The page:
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July 3, 2003

Jonas Diño                                                                                                                                                                           

Ames Research Center, Moffett Field, Calif.

Phone: 650/604-5612 or 650/604-9000

Email: jonas.dino@nasa.gov


RELEASE: 03-49AR

NASA'S ASTRO-VENTURE HELPS STUDENTS EXPLORE HABITABLE PLANETS

As NASA embarks on new missions to Mars in the search for evidence of life, students now have access to virtual tools that will help them understand the conditions that make human life possible on Earth and how to design a habitable fictional planet.

On July 1, 2003, three new modules were added to NASA's award-winning Astro-Venture Web site developed at NASA Ames Research Center, Moffett Field, Calif., as part of NASA's educational goal to inspire students to pursue careers in math, science and technology. The site is an educational, interactive, multimedia Web environment in which fifth- through eighth-grade students emulate NASA occupations and use scientific inquiry, to search for and design planets with the necessary characteristics for human habitation. The original astronomy unit and the three new modules - geology, biology and Earth science, complete the Earth system science unit for middle school students.

"Astro-Venture is an excellent tool to assist educators in delivering exciting NASA research to our future generation of explorers," said Donald James, NASA Ames education director. "The site exposes students to the compelling topic of astrobiology and the wide variety of careers that support this area of research." Astrobiology is the study of the origin, evolution, distribution and destiny of life in the universe.

Guided by the animated character 'Astro Ferret,' students explore the environmental features that help Earth support human life. They then engage in standards-based classroom lessons that emphasize why these features are necessary, before embarking on mission modules that simulate how NASA scientists are searching for habitable planets. The Web site uses multimedia features such as video, animation and graphics to keep students engaged and stimulated to explore each learning module.

The new modules continue the multimedia-rich, inquiry-based standard set by the original astronomy unit, which includes two astronomy multimedia modules, an astronomy educator guide of inquiry-based classroom activities, and a wealth of career fact sheets.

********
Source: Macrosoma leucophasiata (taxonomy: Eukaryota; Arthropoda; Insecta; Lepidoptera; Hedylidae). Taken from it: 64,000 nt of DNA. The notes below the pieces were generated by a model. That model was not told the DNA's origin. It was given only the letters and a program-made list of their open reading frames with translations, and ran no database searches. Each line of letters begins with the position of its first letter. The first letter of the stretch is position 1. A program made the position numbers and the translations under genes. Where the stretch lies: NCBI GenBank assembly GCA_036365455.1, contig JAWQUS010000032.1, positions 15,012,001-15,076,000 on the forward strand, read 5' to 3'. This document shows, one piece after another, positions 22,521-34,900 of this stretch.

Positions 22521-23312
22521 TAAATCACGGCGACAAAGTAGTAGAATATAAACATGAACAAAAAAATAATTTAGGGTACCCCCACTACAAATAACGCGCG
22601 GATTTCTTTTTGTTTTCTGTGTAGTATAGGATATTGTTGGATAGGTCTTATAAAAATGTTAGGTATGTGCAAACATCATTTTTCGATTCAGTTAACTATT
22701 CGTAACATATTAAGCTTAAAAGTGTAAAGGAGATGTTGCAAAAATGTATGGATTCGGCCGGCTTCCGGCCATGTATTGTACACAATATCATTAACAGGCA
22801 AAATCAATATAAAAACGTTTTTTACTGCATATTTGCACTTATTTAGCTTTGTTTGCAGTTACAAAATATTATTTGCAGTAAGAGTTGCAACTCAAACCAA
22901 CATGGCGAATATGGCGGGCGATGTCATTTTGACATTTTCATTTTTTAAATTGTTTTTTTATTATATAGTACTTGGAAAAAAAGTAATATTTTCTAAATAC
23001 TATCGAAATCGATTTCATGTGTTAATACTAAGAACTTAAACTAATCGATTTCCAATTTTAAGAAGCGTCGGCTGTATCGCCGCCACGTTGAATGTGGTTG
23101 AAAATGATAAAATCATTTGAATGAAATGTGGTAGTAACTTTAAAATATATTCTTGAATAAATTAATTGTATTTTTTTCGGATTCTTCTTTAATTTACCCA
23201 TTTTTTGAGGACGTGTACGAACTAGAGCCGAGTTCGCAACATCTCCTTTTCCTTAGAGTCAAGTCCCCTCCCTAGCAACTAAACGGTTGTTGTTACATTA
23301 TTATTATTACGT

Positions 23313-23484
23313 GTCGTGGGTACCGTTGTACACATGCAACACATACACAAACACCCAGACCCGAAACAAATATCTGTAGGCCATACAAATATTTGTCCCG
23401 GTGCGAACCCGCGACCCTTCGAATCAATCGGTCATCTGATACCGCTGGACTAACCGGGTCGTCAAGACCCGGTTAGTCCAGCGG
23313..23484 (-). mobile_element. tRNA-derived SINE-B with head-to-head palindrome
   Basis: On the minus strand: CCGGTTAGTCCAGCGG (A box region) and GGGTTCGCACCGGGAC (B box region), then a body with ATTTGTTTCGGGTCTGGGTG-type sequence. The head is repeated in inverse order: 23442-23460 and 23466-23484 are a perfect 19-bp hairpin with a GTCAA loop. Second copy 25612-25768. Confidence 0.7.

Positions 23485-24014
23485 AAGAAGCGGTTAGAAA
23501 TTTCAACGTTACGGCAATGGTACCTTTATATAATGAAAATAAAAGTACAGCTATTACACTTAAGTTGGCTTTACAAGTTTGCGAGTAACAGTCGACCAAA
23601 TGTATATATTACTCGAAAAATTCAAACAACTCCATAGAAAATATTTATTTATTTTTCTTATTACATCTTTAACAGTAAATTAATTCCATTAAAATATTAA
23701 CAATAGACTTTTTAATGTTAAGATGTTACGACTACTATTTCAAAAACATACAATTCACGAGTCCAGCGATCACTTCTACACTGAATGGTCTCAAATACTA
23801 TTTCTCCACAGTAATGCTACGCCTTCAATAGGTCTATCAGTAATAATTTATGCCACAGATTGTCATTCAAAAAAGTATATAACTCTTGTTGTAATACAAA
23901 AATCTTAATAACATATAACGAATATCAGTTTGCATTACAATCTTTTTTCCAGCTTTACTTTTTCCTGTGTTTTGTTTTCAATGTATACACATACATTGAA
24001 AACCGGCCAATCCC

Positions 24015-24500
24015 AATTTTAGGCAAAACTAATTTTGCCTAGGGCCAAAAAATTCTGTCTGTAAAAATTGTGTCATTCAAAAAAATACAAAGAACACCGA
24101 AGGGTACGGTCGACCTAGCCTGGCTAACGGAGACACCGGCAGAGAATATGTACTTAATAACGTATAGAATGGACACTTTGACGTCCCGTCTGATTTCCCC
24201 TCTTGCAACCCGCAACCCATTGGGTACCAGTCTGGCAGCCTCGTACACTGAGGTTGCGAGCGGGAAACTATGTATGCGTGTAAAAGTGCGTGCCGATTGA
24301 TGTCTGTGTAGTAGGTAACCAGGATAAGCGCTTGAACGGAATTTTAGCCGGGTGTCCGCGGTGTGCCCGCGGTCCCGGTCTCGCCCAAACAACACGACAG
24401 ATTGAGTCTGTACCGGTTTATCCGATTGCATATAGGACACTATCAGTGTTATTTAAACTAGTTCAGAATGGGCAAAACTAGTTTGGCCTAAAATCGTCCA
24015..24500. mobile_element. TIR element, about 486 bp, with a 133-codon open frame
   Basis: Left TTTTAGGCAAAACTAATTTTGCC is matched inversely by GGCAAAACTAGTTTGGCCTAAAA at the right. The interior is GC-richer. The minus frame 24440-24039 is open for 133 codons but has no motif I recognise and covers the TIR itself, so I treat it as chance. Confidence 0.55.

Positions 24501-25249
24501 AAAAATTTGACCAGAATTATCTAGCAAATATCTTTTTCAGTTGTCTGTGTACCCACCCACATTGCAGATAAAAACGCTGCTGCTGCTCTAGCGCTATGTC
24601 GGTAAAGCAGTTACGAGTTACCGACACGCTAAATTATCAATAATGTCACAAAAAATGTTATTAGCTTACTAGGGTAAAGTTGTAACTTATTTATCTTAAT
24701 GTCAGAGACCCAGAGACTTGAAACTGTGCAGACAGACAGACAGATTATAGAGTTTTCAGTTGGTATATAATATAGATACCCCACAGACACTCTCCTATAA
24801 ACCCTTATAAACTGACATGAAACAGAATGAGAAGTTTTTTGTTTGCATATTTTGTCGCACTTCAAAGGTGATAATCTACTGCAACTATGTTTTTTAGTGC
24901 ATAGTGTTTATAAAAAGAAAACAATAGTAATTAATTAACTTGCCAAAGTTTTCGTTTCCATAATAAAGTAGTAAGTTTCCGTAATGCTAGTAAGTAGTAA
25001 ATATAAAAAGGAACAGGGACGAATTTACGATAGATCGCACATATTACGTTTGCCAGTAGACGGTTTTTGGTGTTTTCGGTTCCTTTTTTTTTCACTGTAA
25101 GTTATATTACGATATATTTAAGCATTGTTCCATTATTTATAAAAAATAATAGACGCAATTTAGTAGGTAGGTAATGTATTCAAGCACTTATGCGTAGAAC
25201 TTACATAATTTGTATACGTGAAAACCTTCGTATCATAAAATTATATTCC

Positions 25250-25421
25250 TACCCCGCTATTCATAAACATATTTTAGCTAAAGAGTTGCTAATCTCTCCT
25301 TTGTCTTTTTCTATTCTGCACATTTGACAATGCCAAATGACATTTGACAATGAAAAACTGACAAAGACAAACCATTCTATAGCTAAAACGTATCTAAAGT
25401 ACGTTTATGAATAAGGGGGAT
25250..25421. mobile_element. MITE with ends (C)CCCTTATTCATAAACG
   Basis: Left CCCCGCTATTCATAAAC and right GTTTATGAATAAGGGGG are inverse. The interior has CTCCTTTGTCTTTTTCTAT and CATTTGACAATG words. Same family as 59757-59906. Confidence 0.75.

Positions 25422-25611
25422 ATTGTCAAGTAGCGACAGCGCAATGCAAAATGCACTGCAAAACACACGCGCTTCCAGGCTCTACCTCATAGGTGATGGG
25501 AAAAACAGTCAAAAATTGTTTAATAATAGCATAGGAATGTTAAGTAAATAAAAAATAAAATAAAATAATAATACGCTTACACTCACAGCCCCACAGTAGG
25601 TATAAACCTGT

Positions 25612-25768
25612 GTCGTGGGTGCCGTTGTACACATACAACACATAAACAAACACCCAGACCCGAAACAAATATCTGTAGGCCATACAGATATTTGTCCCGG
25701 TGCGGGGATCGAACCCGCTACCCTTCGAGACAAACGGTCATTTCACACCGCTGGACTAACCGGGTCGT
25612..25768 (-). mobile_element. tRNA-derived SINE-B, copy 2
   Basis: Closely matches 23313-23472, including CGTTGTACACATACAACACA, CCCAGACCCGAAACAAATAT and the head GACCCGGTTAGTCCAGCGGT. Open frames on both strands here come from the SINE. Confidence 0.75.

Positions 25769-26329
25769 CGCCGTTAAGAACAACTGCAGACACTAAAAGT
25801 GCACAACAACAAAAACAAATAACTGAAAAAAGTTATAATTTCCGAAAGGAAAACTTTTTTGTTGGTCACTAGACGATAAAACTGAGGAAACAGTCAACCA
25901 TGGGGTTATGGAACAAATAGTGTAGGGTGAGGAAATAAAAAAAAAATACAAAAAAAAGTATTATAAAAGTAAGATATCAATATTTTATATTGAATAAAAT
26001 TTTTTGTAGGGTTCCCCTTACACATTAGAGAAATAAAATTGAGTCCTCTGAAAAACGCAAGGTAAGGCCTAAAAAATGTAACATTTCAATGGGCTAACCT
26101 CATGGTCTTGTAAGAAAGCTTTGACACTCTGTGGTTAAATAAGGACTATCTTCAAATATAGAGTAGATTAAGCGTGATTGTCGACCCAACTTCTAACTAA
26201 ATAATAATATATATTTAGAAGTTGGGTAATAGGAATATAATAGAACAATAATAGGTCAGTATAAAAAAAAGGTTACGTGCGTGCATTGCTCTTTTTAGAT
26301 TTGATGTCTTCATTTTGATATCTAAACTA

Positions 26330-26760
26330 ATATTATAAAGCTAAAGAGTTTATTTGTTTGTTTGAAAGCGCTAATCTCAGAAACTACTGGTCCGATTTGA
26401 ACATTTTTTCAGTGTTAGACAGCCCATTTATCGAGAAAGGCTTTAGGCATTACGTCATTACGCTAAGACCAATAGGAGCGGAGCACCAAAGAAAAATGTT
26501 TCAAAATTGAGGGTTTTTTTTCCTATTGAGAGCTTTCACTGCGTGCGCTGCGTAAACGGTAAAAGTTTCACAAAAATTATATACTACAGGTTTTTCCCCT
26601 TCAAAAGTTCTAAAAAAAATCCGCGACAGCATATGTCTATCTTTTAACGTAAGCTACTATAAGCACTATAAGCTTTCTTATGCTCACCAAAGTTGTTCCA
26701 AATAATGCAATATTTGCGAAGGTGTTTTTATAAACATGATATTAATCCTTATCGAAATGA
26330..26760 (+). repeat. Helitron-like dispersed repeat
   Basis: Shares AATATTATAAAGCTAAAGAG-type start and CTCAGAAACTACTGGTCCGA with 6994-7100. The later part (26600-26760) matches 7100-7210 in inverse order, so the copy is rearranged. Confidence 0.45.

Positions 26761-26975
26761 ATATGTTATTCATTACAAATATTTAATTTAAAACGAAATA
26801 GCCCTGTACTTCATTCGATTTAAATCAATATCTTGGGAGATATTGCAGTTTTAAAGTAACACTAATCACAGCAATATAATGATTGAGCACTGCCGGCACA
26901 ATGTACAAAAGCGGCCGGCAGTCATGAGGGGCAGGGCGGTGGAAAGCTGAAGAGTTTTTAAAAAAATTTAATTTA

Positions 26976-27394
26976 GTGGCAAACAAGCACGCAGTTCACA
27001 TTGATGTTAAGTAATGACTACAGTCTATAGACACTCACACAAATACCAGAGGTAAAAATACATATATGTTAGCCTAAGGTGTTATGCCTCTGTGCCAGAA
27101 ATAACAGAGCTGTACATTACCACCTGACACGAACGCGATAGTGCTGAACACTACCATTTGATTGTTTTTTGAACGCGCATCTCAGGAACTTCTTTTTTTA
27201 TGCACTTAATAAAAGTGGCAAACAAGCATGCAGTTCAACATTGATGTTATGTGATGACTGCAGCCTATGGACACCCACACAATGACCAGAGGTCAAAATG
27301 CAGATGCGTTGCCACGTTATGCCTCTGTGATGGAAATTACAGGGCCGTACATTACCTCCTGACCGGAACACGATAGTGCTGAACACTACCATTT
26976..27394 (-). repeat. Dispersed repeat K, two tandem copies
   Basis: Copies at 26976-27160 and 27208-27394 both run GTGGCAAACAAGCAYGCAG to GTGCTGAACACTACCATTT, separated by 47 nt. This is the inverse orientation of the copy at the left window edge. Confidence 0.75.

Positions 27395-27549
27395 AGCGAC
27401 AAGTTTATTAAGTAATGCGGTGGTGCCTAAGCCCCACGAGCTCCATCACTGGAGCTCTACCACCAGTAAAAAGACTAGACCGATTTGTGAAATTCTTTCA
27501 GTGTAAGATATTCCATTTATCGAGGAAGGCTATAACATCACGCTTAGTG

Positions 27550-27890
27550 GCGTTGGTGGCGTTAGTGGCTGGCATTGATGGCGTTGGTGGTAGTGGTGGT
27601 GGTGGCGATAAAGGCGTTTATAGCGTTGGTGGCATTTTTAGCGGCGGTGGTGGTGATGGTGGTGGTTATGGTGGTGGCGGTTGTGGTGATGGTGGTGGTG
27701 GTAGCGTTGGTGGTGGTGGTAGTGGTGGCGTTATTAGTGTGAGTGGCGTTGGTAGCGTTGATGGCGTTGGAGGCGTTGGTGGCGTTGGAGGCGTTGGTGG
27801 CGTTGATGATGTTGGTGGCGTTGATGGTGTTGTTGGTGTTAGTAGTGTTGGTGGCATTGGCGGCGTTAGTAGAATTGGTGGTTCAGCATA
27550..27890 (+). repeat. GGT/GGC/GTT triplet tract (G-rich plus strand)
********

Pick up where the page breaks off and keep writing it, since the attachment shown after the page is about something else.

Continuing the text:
In the atmospheric science module, students can manipulate the amount of different gasses in our atmosphere and draw conclusions as to which proportions are necessary for human survival. Students also engage in activities that explain the properties of gasses and chemical reactions. In geology, students learn about the structure of the Earth, volcanoes and the formation and recycling of rocks. The biology unit covers the 'web of life,' which explains how all creatures are dependent on each other.

"The completion of these three new modules provides students with a unique opportunity to explore the Earth as a system," said Christina O’Guinn, NASA Ames' educational team lead. "Students view the Earth from the perspective of astrobiologists and see how all areas of science are interrelated. They come away with an appreciation of their planet and the complex systems on Earth that support human habitability."

To help teachers implement the lessons in the classroom, astronomy and atmosphere educator guides are currently available, and geology and biology guides are being developed. Astro-Venture lessons are designed to meet national education standards.

Since its launch on Feb. 1, 2003, Astro-Venture has been recognized by the educational community with an 'A+' review by Education World, Wallingford, Conn., and with the Star Award from the Griffith Observatory, Los Angeles, for excellence in promoting astronomy. Astro-Venture has been included in the Gender and Science Digital Library Project conducted by the Educational Development Center, Newton, Mass., the Digital Dozen Project conducted by the Eisenhower National Clearinghouse, Columbus, Ohio, and in an educational exhibit at the Bloomfield Science Museum, Jerusalem, Israel.

For information about the NASA Education Enterprise and programs, visit:

http://education.nasa.gov

For information about NASA on the Internet, visit:

http://www.nasa.gov

For information about Astro-Venture, visit:

http://astroventure.arc.nasa.gov

For information about NASA Astrobiology Institute, visit:

http://nai.arc.nasa.gov

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